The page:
Sources of Contract Law: Essay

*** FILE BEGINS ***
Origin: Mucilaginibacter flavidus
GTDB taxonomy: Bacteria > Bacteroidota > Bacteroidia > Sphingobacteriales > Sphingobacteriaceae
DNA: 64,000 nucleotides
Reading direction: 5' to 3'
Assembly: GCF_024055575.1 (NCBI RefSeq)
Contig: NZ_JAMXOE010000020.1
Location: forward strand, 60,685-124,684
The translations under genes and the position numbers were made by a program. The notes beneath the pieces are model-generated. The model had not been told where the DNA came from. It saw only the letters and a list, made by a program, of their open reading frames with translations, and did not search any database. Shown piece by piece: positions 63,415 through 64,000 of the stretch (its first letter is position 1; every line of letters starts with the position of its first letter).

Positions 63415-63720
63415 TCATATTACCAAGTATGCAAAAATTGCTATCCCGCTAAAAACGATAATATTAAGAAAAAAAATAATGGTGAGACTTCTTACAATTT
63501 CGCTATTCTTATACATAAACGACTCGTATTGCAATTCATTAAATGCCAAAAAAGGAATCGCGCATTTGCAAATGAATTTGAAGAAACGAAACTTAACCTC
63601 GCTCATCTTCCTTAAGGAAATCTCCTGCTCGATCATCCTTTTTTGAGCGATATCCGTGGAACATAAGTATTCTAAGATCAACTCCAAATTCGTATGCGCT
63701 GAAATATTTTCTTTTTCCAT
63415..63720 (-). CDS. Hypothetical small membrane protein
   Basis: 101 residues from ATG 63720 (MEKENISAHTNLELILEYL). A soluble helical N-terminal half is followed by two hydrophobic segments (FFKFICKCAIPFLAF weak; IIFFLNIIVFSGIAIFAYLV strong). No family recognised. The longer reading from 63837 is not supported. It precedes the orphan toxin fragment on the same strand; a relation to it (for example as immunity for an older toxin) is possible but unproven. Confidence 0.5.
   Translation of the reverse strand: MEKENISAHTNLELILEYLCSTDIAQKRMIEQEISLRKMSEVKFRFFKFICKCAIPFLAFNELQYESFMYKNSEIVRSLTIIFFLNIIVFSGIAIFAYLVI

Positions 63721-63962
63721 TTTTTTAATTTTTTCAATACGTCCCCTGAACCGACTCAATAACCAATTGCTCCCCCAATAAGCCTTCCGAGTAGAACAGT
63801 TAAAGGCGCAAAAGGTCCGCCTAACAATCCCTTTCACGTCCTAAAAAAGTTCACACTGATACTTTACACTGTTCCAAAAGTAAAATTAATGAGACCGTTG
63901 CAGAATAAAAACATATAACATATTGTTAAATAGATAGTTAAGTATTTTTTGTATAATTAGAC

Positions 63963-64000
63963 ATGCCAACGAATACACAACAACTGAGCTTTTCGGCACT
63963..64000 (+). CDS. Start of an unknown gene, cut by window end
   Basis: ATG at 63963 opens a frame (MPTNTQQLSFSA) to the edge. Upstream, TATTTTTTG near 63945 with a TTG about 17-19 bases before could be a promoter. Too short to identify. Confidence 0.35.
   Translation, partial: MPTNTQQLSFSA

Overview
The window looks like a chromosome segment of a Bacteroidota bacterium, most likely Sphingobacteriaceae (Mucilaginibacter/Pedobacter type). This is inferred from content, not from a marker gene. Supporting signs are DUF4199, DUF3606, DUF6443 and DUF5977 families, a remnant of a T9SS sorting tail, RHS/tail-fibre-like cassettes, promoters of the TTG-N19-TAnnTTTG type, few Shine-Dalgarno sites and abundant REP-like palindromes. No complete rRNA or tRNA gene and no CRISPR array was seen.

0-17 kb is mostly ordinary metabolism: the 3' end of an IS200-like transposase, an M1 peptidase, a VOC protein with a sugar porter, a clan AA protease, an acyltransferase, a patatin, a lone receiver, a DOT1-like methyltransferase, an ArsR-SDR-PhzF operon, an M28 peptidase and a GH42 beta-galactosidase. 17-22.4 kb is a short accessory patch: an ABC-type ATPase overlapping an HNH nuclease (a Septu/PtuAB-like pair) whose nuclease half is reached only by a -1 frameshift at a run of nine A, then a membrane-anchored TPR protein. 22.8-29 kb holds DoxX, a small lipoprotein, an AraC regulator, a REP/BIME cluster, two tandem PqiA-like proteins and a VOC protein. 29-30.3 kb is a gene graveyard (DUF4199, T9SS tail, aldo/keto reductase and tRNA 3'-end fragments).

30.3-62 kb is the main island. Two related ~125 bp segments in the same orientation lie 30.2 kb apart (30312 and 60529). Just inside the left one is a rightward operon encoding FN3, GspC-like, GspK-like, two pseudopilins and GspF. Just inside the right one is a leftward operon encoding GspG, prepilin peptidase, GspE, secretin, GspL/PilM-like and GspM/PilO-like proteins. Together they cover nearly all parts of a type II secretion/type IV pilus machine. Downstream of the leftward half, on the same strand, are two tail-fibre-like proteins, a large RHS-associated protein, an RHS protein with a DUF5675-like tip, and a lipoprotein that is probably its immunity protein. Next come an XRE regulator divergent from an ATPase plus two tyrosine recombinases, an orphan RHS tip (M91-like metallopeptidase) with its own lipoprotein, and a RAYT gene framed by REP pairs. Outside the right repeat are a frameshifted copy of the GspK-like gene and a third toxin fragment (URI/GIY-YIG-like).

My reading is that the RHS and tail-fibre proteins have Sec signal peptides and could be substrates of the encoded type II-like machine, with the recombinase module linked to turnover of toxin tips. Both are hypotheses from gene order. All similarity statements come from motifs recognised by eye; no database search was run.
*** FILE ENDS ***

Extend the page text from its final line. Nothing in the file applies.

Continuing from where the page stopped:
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Except in a few American jurisdictions the basic law of contracts is not codified. Contract law is thus primarily common law, embodied in court decisions. Many legislative enactments do, however, bear on the subject. Generally, only a few statutes purport to modify a principle running throughout contract law. For the most part legislatures have concentrated on regulating particular types of contracts such as insurance policies and employment contracts. Of particular relevance in twentieth century legislation is Article 2 of the UCC. The UCC and the Restatement of Contracts: The Uniform Commercial Code (UCC) is the product of a Permanent Editorial Board under the joint auspices of the American Law Institute and the National Conference of Commissioners on Uniform State Laws. A draft was approved by these bodies in 1952. In 1953, it was enacted by Pennsylvania. No other state followed. In 1956, the New York Law Revision Commission recommended against enactment unless extensive amendments were made. Reacting to the New York report, the Permanent Editorial Board made extensive revisions. As so revised, it was enacted by all the states except Louisiana between 1957 and 1967. The UCC originally contained nine articles. Since its original enactment, two articles have been added and several have been thoroughly revised. Article 1 contains general provisions applicable to all transactions governed by the Code. Article 2 governs the sales of goods; Article 2A deals with the leasing of goods; an Article 2B in the process of being drafted will govern the licensing of computer software; Article 3 governs commercial paper; Article 4, bank deposits and collections; Article 4A, funds transfer; Article 5, letters of credit; Article 6, bulk transfers; Article 7, warehouse receipts, bills of lading and other documents of title; Article 8, investment securities; Article 9, secured

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